“‘Call to Me, and I will answer you, and show you great and mighty things, which you do not know.’” Jeremiah 33.3
God wants us to pray, and He has several avenues to lead us to prayer.
To the modern ear, verses that exhort us to pray without ceasing seem unreasonable (cf. 1 Thess. 5.17; Lk. 18.1). What might have seemed appropriate for the early Church, now seems irrelevant and inapposite to the social media age.
But our indifference to prayer, or even outright unwillingness to pray, should seem reprehensible, given the doorways God uses to draw us into prayer. Since God is ever presenting us with doorways to prayer, we are churlish to ignore such summons.
One such doorway is our wonder of the character of our Lord:
Give to the LORD the glory due His name;
Bring an offering, and come into His courts.
Oh, worship the LORD in the beauty of holiness!
Tremble before Him, all the earth. Psalm 96.8, 9
God is continuously revealing Himself in the things we see all around us (Ps. 19.1-4). Reflection upon His attributes should draw us to prayer and praise.
Next, more directly, we are commanded to pray. Paul’s admonition to the Thessalonians to pray without ceasing (I Thess. 5.17) was just that. An admonition.
Three times Jesus uses the phrase “when you pray” in Matthew 6 – when, not if. Jesus took it for granted that disciples of His would be in prayer. Indeed, He said we should always pray, and not tire of it (Lk. 18.1).
Struggling with our own sinfulness should compel us to pray (Rom. 7.24, 25). As we fill our minds with thoughts of God’s goodness, our pitiful shortcomings should drive us to our knees.
Compassion for others and their own struggles against sin should encourage us to pray. Those who have endured long struggles with their obstinate hearts know sin’s destructiveness. Seeing the pain and suffering sin inflicts upon the world should encourage us to pray.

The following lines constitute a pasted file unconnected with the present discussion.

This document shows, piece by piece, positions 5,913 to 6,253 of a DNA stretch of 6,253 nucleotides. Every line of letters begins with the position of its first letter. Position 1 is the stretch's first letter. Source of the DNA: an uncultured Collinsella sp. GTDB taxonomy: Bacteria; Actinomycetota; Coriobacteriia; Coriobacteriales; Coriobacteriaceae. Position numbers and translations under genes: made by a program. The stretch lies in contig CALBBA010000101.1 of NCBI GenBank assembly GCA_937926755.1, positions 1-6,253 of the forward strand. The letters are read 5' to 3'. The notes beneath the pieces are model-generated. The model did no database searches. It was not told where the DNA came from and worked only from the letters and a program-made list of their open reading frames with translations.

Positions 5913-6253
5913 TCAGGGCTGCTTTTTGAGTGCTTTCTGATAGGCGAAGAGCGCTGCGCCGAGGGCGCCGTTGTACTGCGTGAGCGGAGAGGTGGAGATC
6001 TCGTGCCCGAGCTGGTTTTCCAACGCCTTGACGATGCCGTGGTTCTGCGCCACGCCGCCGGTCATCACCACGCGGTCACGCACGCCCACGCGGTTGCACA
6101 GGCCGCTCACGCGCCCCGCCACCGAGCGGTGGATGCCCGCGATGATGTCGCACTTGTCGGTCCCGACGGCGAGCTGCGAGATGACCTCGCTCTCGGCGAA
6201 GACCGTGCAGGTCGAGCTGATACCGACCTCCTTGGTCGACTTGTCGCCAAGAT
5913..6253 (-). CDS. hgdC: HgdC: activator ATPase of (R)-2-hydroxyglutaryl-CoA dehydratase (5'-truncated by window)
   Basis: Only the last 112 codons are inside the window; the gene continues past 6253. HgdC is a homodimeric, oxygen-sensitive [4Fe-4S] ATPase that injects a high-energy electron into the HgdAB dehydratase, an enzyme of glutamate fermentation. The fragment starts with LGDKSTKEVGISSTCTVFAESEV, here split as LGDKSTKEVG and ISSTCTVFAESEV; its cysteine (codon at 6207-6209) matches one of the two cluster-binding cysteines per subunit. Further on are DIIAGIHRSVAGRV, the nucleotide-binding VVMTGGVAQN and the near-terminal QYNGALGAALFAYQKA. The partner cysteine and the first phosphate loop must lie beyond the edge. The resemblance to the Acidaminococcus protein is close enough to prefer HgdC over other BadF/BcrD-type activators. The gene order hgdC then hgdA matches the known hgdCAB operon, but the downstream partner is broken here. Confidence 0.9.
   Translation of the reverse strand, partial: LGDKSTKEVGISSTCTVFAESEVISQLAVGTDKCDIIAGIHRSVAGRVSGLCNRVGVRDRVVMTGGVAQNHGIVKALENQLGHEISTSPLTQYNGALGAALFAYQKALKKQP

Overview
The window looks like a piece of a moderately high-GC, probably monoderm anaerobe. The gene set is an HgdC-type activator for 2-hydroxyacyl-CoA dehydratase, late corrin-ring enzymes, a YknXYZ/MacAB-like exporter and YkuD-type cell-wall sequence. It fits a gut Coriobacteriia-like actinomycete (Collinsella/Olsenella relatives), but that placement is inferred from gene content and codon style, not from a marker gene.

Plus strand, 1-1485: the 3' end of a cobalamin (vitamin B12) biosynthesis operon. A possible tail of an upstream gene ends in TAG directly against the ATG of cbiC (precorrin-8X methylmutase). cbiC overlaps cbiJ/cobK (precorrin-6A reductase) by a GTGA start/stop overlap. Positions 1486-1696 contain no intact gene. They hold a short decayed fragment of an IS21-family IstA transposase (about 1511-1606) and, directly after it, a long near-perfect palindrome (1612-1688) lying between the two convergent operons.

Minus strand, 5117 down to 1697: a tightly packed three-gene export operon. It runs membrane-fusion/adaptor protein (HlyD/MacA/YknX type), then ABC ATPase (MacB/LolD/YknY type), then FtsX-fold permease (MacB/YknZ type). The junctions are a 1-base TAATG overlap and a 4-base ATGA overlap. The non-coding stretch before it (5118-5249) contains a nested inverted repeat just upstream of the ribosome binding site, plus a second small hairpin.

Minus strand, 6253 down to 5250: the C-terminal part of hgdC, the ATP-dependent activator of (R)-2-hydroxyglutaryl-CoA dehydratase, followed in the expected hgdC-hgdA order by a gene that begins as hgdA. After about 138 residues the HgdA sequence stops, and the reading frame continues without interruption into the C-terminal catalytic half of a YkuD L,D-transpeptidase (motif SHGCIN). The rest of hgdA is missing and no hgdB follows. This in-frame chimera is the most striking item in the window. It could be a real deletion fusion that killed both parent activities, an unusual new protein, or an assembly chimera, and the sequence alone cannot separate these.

The intense suffering by many in the persecuted Church should impel us to pray. Their sufferings of injustice, trials, persecutions, torture and death should not go unnoticed. Neither should the racial and social division, the plight of the poor and broken, and society’s assault upon the unborn and aged.
Being recipients of God’s grace should spur us on to pray for others. Since every good and perfect comes to us from God, it is appropriate for us to acknowledge these, as often as we can (Jms. 1.17; Ps. 103). This is what we most often naturally think of when revival has begun: God’s people overflowing with repentance, faith, and gratitude.
But a church caught up in revival will use each of these doorways to engage the Lord in prayer.
Let us not be a church that is content to stand outside. Doors to prayer are before you at every moment. Enter a door and lift your voice to the Lord.
Ralph Lehman, Men’s Prayer Coordinator
T. M. Moore, Principal
Help us get the word out about Men at Prayer and our movement to enlist and equip men for prayer. Watch this brief video, then wait on the Lord to guide you into your next steps in taking your place on the wall for prayer.
Except as indicated, Scripture taken from the New King James Version. © Copyright 1982 by Thomas Nelson, Inc. Used by permission. All rights reserved.